The drama ended quickly but the trauma was so overwhelming as to make me write this whole story in my mind on my way back home. In hindsight, I wondered whether things would have unfolded differently if I had been a woman…or a Korean. I think the premise that the chairman used to qualify me as an insurgent was that I was a guy and that I was a Filipino. I also wondered whether it was originally pride that spurred him to harass me. He was probably offended why he wasn't given proper respects or the honors to receive me. It must have been hard for him to accept that these were all accorded to a mere kagawad instead. I wondered whether proper identification would have sufficed if I had had one or would he still have found other loopholes just to get back at me.


And so I have resolved to keep traveling alone and keep encouraging others to do so. I am hopeful that through this campaign, more and more people will be made aware that some people do travel solo...and that we are not necessarily insurgents! So that eventually, people will stop asking the annoying question ‘Why are you alone?’ And ultimately, no crook and no ignoramus may use the myths of travelling rebels as a pretext to harass a traveler just to adorn his political resume.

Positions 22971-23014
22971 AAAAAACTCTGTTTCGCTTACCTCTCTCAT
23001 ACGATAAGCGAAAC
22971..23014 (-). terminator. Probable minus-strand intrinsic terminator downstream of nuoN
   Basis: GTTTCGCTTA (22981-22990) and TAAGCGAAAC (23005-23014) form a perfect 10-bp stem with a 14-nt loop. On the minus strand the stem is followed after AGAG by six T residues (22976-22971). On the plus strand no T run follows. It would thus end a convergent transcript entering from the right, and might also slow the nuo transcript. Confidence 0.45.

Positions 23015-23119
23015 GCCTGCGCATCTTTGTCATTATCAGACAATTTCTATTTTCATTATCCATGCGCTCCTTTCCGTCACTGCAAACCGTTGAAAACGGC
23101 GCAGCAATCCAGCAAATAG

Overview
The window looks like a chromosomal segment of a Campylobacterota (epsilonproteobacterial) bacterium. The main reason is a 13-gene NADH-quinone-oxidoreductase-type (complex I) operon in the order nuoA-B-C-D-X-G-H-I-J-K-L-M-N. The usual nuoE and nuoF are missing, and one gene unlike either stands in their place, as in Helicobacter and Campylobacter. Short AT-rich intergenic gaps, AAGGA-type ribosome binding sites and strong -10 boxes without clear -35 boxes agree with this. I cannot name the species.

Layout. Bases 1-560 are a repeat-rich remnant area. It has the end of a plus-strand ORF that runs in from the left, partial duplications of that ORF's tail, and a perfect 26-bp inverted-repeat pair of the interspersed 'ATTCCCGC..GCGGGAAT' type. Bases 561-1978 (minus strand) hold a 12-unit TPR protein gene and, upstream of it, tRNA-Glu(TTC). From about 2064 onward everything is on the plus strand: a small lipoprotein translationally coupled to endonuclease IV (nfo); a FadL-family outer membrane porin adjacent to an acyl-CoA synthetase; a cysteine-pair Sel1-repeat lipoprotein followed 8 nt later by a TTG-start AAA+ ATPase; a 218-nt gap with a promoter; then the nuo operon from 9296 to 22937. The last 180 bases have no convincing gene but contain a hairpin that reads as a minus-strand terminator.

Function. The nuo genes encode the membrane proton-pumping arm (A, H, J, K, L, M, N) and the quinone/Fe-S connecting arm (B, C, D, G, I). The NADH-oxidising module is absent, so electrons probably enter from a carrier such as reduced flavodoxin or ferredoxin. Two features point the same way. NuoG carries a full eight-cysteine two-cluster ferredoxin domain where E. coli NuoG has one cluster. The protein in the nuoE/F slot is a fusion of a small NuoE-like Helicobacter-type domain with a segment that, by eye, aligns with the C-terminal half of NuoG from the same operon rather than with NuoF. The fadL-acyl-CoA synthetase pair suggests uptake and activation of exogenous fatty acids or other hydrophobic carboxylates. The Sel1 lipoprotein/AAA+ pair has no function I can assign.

Friday, November 7, 2014

Limasawa: The Most Underrated Island in the Philippines

one of the pebbly beaches in San Bernardo
As a rule I don’t start a story with the hackneyed ‘ask a question’ style. Most experienced readers abandon a story at the sight of the question mark on the first two lines of a write-up. But I see no better way to start this story other than a probing question. But as I have already given you this prelude, I have already saved my rule.

Limasawa! What comes to your mind when you hear the name? Most of us would think of the first Catholic mass in the Philippines. After that, nada! Some of us don’t even know where Limasawa is. I, for one, never knew that it was just south of the province where I grew up until my history professor taught us to put emphasis on the root saysay in Kasaysayan. Sadly, the DECS (now DepEd) of my time was more interested in feeding us with plenty of trivia instead of the saysay of each story in history. As long as I could verbalize a fact, that was enough. I never bothered to investigate where Limasawa is. And that is the reason why Limasawa had remained trivial, unlocatable and uninteresting for me for a very long time. And if you try, you’ll find out that Limasawa has also remained uninteresting to most travel bloggers in the country. But I don’t blog. I tell stories. So here is the story of a place which made me stay longer than I had stayed in any other travel destination.

Saturday, November 1, 2014

Mt Cabalian (the hidden mountain)

a panorama of Lake Danao
I went to Mt Cabalian last week! Now tell me if the name rings a bell at all. This mountain has never been heard of by Facebook climbers in the Philippines. That is the reason why it has remained beautiful and sacred all these years.